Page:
Value-Added Visits

I’m currently projecting my travel plans for the next several years, and, as part of the process, I’m considering which battlefields to visit (or revisit). That list is not restricted to American Civil War battlefields. I’ve visited Waterloo, for example, and that visit reminded me that the commercialization of battlefields is not limited to the usual American suspects. I’ve even visited several Revolutionary War battlefields.

In establishing this list, I’m aware that there are many reasons one might visit a battlefield and many things that one might learn from such a visit. Sometimes you want to go to a place simply so you can say you’ve been there; sometimes you go to a place to soak up certain sensations. In this case, I’m defining “value-added” as helping me understand what happened there as a student of military history. There are places I have visited where the visit was truly informative, indeed necessary, to understand what happened there. Port Gibson ranks high on that list. You simply must visit it to understand the terrain and how it shaped the battle. There are other places where a visit is very useful, but usually that comes in slices (walking the route of the July 3 Confederate attack at Gettysburg; standing at the junction of US 29 and SR 234 at Manassas; exploring the ground around Bloody Lane at Antietam).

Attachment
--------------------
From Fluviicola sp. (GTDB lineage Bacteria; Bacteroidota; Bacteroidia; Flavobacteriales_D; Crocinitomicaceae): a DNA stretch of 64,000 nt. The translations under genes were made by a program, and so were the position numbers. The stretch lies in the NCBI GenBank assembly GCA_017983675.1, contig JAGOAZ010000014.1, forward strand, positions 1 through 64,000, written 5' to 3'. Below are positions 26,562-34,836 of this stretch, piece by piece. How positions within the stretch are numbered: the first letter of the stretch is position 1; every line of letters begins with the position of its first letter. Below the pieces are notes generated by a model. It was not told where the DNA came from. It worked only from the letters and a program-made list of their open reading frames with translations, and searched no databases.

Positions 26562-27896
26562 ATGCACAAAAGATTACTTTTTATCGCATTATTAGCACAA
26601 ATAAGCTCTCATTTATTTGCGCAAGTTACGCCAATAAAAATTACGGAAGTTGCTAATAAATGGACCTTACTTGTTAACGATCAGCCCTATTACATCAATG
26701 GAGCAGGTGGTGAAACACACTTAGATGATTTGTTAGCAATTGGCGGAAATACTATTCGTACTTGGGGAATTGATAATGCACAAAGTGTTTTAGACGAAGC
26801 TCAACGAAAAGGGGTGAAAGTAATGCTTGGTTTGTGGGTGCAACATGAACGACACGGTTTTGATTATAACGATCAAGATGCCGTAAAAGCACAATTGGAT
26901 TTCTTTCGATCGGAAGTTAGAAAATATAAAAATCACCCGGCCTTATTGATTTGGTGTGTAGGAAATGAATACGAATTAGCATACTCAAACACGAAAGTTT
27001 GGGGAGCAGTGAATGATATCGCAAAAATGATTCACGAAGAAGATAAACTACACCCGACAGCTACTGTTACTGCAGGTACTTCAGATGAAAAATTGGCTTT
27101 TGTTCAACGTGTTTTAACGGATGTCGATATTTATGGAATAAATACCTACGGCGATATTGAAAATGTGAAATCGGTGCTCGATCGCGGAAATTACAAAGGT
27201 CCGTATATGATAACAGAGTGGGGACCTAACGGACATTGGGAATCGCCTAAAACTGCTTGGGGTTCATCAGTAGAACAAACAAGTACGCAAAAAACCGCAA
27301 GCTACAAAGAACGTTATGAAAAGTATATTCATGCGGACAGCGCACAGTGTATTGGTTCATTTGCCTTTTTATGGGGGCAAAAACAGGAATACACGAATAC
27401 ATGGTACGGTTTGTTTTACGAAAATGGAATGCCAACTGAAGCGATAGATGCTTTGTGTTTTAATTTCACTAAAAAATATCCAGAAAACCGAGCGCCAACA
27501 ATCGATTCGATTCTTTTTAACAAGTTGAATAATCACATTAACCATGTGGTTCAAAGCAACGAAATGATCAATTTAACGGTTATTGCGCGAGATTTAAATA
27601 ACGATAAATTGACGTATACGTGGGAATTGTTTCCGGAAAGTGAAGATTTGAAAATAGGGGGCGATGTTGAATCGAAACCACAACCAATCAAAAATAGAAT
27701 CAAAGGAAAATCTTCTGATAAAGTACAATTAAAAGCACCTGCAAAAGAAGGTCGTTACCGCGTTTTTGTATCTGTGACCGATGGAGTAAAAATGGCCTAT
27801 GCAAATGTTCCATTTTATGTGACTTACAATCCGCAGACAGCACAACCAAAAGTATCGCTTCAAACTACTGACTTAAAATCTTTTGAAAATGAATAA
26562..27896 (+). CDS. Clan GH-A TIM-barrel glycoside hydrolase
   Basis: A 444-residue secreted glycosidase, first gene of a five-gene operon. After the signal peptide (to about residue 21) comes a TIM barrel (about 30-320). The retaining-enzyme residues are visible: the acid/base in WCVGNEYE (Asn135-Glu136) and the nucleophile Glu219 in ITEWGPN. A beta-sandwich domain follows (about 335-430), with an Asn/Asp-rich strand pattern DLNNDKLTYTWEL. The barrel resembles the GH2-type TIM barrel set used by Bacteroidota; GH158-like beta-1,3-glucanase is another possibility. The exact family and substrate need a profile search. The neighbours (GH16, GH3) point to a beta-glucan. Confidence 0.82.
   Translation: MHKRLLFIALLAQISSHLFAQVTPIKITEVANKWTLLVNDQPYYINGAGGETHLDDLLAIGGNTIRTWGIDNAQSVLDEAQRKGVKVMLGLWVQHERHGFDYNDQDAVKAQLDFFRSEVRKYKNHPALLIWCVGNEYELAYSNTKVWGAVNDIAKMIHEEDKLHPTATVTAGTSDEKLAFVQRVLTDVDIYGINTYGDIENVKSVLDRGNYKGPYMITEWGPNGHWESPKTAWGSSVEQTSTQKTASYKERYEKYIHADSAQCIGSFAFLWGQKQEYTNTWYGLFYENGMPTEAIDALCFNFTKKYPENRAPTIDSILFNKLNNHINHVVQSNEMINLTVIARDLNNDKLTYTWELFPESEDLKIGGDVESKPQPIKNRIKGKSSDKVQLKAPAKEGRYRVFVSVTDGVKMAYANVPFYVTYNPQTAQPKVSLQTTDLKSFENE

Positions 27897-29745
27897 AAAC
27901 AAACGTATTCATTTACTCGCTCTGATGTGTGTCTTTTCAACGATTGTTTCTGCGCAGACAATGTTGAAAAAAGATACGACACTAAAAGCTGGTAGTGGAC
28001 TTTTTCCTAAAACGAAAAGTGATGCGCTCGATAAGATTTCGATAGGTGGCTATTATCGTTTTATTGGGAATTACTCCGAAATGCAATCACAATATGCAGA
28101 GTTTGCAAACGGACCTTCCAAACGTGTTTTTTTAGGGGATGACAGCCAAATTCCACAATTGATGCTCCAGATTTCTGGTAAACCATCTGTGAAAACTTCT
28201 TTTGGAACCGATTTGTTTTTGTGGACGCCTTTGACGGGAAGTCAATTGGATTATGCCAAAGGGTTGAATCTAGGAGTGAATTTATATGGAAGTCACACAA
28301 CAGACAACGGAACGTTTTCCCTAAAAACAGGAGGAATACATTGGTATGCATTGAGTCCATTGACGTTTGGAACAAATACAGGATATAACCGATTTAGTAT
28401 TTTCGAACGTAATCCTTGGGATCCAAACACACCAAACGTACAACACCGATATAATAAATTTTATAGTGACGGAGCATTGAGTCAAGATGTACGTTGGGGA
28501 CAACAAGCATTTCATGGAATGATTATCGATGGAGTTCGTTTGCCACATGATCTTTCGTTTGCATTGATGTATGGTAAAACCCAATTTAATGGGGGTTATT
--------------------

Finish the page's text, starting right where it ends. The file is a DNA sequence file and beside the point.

My question to all of you is three-fold:

1) How do you define “value-added” when it comes to visiting historic sites, especially battlefields?

2) Of the Civil War battlefields you have visited, which one was most “value-added” for you, and why? (In a few cases, I can guess the answers.)

3) Of non-American Civil War battlefields, which ones would you single out for visits, and why?